"The experiment is to be tried, whether the children of the people, the children of the whole people, can be educated; and whether an institution of the highest grade, can be successfully controlled by the popular will, not by the privileged few."
Dr. Horace Webster
first president of the Free Academy
(today CCNY) on January 21, 1849
Faculty & Staff Statement
We are the faculty and staff of the School of Education of the City College of New York. Our historic mission has been to educate all people – the rich and the poor - without distinction, save that of “industry, good conduct, and intellect.” We embrace and celebrate our mission to educate young people, no matter their background or origin, and no matter their identity. We help our future educators to become the future teachers and school leaders that our society so desperately requires, in order to be able to reclaim and renew our common humanity and our common future. We are educators because we believe in human possibilities and because we believe that education can be liberating and empowering. But we also live in dangerous and challenging times, and we are called to act.
Our future educators represent a diversity that we celebrate because we believe difference, rather than forming a barrier, enriches us. We care deeply about who our future educators are in all of their wondrous tapestry, and about who they will become. We care deeply about the kind of future we face.
We work with schools, school systems, and students who have been ignored and worse, by a world grown more hostile and worrisome. Our freedoms and constitutional rights are under attack. The very meaning of our democracy is challenged daily. Defending these will require that we commit ourselves, not just to helping our candidates become aware of these challenges and their root causes, but also to understanding and, most importantly, dealing with these challenges effectively as teachers and school leaders. Because we will be judged by our actions, not just by our words, we must be not just resolute, but must also lead by example.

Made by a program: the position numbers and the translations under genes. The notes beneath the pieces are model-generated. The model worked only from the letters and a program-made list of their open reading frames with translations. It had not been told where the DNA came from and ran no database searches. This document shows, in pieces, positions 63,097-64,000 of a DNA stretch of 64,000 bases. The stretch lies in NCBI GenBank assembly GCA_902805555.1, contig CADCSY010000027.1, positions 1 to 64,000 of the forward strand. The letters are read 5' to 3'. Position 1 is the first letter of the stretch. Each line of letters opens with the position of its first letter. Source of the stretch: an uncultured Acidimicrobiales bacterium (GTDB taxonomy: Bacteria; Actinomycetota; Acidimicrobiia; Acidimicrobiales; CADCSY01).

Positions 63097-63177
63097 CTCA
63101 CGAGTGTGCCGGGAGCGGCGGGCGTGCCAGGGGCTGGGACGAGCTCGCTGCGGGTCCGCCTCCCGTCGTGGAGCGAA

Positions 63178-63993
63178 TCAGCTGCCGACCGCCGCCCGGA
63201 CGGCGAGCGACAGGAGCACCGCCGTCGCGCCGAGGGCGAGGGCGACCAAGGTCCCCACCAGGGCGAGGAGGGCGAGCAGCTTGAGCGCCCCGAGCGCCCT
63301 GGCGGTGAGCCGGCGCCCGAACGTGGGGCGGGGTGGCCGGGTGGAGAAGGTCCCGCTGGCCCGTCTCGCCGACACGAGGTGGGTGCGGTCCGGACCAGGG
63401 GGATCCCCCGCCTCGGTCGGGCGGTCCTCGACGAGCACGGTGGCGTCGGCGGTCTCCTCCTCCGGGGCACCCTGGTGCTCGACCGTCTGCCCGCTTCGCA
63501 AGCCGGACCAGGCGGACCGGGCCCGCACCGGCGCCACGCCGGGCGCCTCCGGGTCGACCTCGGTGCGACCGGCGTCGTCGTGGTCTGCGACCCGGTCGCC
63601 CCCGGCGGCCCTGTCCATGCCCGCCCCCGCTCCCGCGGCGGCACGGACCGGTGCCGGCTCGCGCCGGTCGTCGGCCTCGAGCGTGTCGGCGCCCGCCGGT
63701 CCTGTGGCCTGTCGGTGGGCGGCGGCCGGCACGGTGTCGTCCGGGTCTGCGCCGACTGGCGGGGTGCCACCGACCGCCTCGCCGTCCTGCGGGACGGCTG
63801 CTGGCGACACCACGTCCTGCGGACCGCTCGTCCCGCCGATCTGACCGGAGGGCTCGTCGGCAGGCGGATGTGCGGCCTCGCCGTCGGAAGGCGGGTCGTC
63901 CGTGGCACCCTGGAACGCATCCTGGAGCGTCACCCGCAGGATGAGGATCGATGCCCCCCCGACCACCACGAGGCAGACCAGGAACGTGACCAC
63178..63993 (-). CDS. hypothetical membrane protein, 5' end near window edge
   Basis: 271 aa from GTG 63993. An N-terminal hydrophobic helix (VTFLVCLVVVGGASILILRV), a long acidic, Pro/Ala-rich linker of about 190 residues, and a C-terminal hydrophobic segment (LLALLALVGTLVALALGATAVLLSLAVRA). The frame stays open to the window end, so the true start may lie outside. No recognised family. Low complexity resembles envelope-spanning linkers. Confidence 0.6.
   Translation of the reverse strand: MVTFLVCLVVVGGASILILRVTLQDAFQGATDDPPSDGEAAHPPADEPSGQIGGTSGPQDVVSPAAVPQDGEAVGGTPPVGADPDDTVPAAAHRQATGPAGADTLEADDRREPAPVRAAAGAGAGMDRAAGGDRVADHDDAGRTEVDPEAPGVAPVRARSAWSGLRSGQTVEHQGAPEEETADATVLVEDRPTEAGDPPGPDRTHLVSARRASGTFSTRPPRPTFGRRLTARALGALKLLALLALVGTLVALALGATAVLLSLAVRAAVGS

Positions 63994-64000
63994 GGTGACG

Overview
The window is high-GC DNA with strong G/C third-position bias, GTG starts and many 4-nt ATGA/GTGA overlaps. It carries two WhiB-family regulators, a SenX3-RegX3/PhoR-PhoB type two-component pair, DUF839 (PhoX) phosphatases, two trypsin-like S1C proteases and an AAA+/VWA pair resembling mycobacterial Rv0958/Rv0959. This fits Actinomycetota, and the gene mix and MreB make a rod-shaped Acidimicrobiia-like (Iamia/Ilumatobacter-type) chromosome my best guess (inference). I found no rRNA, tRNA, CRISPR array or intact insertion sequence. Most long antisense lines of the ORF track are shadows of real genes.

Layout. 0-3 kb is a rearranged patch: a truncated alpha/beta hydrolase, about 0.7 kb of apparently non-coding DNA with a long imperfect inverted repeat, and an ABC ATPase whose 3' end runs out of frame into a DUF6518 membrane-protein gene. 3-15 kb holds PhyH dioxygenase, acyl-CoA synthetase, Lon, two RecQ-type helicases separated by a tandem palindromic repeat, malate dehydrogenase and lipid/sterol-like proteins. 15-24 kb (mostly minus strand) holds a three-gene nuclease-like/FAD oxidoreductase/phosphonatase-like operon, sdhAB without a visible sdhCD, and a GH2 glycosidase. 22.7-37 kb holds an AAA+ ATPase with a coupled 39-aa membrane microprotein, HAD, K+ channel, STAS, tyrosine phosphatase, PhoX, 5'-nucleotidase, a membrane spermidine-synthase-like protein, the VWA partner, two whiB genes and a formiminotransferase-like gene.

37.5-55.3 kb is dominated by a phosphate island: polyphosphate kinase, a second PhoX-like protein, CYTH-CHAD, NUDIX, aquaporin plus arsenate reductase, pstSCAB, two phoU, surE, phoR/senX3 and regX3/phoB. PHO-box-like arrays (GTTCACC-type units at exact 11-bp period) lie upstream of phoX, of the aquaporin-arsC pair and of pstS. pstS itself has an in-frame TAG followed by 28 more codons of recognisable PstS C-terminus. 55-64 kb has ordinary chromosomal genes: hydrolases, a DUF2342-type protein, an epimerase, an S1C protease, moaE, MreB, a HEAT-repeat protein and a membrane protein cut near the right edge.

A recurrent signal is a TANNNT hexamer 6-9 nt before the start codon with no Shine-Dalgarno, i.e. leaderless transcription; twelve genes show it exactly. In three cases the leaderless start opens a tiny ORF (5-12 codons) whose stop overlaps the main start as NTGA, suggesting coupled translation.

To help us become the educators we must be, we dedicate ourselves to examining, understanding and reflecting on the ways we are affected as educators, and as human beings, by institutionalized privilege and forms of objectification – this includes but is not limited to racism, sexism, religion, gender identity, homophobia, xenophobia, words and actions directed at individuals because of their immigration status or disability, and all the other ways society denies the inherent dignity and worth of human beings. We resolve to work collectively and individually to create a more just world by examining our own practices, and thereby revive our wondrously diverse and vibrant democracy.
To put the above statement into practice, we pledge to devote part of our future faculty, department, program, and class meetings to an exploration of the issues identified above. We will promote the intellectual exchange within our school across different departments, programs and offices. We will reach out to the community about topics related to the challenges we face.
Faculty and Staff of the School of Education